Treeforts have been built since prehistoric times, constructed as a way to provide shelter and safety to people. Fast forward a couple thousand years, and Treefort Music Fest is similarly providing a safe platform for its community. With this idea in mind, the organization has made the decision to postpone the festival again because of the COVID-19 pandemic to ensure the safety of all the artists and attendees.
“Really what is comes down to is our community and safety, and we have to put that above everything else,” said Hackfort Director Sean Wakely. “We don’t want to be tied to an outbreak.”
In March, Treefort postponed its festival until September 2020 due to growing concerns about the COVID-19 pandemic. Those concerns have now prompted the Certified B Corporation to push the ninth-annual festival out until Sept. 22-26, 2021, and the 10th-annual Treefort until March 23-27, 2022.
Idaho’s first confirmed case of COVID-19 was on March 13, but the day before Treefort’s official announcement that it would postpone for a second time on Tuesday, July 15, the state had 10,902 cases and 102 deaths due to the disease. Ada County had also reverted back to Stage III of the recovery plan on July 7 due to rising case numbers, resulting in the closure of bars and nightclubs. The county is expected to open back up at some point but Treefort organizers didn’t want to take any chances.
“Even from state to state there have been varying approaches, but it seems like most of the industry is looking to 2021,” said Director Eric Gilbert. “Some are more optimistic but for us, a big part of Treefort is the actual rowdy experience, and its got to be safe.”
Other major festivals have also postponed or cancelled, as well. South By Southwest in Austin, Texas, has put off its festival until March 2021, and Coachella in Indio, California, has shelved itself until April 2021. In Seattle, Bumbershoot will return for its 50th year in 2021. Treefort will honor all tickets that have been bought for the 2020 festival in 2021, and will also offer different options for those that choose not to attend.
In lieu of the in-person festival, the nonprofit plans to schedule some smaller events with local businesses as it's able, and Gilbert said that one possibility is to put more content online to keep fans engaged with the music and various forts.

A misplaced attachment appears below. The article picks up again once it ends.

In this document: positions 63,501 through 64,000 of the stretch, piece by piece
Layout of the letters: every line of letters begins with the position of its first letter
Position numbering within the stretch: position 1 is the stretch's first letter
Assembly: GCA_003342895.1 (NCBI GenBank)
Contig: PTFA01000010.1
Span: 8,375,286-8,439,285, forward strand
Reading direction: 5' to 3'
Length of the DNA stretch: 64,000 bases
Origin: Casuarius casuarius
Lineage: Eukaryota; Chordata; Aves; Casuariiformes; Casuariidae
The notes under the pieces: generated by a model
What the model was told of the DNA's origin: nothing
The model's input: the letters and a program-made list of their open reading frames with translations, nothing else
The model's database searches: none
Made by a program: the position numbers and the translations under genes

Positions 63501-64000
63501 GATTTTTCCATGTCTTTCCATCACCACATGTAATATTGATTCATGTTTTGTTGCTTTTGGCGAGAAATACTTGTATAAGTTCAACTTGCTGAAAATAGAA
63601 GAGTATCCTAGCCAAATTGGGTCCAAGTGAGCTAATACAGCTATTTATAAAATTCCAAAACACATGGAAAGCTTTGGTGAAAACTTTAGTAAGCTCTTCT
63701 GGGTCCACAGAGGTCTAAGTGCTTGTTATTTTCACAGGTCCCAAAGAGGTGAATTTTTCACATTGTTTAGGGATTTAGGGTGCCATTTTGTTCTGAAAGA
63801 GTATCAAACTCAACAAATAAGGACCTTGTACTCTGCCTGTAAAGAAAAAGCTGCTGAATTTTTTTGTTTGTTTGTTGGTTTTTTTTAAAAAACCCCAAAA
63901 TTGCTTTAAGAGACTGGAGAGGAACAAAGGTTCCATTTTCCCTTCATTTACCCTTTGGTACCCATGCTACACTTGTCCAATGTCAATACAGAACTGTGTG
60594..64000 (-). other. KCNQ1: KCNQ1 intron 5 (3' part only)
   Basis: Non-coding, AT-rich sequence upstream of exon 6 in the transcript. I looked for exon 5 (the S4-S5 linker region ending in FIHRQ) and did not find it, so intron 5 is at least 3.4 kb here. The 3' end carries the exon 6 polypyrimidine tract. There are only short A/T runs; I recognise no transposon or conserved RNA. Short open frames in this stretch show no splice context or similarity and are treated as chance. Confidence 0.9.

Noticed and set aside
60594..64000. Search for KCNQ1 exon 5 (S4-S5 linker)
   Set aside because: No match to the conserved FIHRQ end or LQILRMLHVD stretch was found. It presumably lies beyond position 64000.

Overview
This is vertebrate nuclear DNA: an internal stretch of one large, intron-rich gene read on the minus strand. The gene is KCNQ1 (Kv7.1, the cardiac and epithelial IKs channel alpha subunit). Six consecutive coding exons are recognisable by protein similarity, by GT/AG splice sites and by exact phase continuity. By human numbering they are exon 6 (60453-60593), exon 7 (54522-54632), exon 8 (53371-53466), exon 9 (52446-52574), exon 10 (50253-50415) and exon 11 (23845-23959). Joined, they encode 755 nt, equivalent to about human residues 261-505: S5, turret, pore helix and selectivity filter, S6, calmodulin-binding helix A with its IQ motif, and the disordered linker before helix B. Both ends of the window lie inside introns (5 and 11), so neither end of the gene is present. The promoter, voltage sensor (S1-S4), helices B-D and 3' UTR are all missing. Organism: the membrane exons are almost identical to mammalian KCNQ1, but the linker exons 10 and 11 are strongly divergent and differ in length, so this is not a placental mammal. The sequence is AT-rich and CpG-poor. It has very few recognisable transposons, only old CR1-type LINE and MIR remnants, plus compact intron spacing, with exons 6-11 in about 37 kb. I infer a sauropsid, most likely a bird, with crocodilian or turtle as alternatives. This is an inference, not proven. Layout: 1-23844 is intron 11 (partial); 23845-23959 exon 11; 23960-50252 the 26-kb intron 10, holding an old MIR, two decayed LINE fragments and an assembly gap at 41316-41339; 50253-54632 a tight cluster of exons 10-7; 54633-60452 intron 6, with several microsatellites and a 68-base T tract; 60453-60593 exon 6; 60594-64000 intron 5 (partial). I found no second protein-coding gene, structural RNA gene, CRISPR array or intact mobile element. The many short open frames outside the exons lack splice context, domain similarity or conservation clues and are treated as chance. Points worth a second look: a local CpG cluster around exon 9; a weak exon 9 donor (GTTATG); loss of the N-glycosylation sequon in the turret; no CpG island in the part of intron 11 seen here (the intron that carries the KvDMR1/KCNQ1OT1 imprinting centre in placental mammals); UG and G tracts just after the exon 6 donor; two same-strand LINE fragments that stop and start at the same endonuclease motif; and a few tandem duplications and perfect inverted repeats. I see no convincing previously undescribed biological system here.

As attendees know, all of the additional forts that have been added over the years are just as big as the music. For Hackfort, Wakely said that he and Assistant Director Mike Taylor were already looking to expand the fort to have a more online presence. They created Hackfort Live, which delves into all things computer-related, including virtual news and video games and Hackfort is also sharing up-to-date information on its social media.
"We want to inspire people who come to Hackfort to build the online community,” said Wakely. “What we’re doing here is kind of backwards. A lot of times conferences start from online forums. We already have a festival community that we want to get online.”
Wakely said that his team at Hackfort is coming up with creative and new virtual ways to move forward, and that they totally back the Treefort organization in postponing the events. Christian Winn echoed that sentiment. He’s the co-founder of Storyfort, and he said that all the different fort leads have been discussing options to keep connecting with festival-goers and partners.
“We’re going to adjust and people can keep their eyes peeled on our social media platforms and that way they can get a taste of Treefort while sheltering at home,” said Winn.
Storyfort has always offered year-round programming with its podcast and through various events and Winn said moving forward they’ll be looking at a lot of different options. Storyfort has rolled out its Bloom series where it has partnered with the Idaho Botanical Garden to provide socially distanced summer readings.
For the future, Winn said nothing is set in stone, but some options could include establishing collaborations between musicians and writers, virtual literary trivia and partnerships with literary organizations like The Cabin and Rediscovered Books.
Organizers said the main issues for the Treefort organization moving forward is to stay relevant between festivals, keeping the music and fort scenes alive, and ensuring the community that’s been built around Treefort remains safe.
“It’s been hard because the pandemic is hurting the music and festival industry,” said Wakely, “but the community has been amazing and instead of being sad, we’ve been seeing everyone involved with the festival being supportive to each other. I’m so excited for when we can get together again, but until then I encourage fans to support the festival as they can and keep connecting virtually.”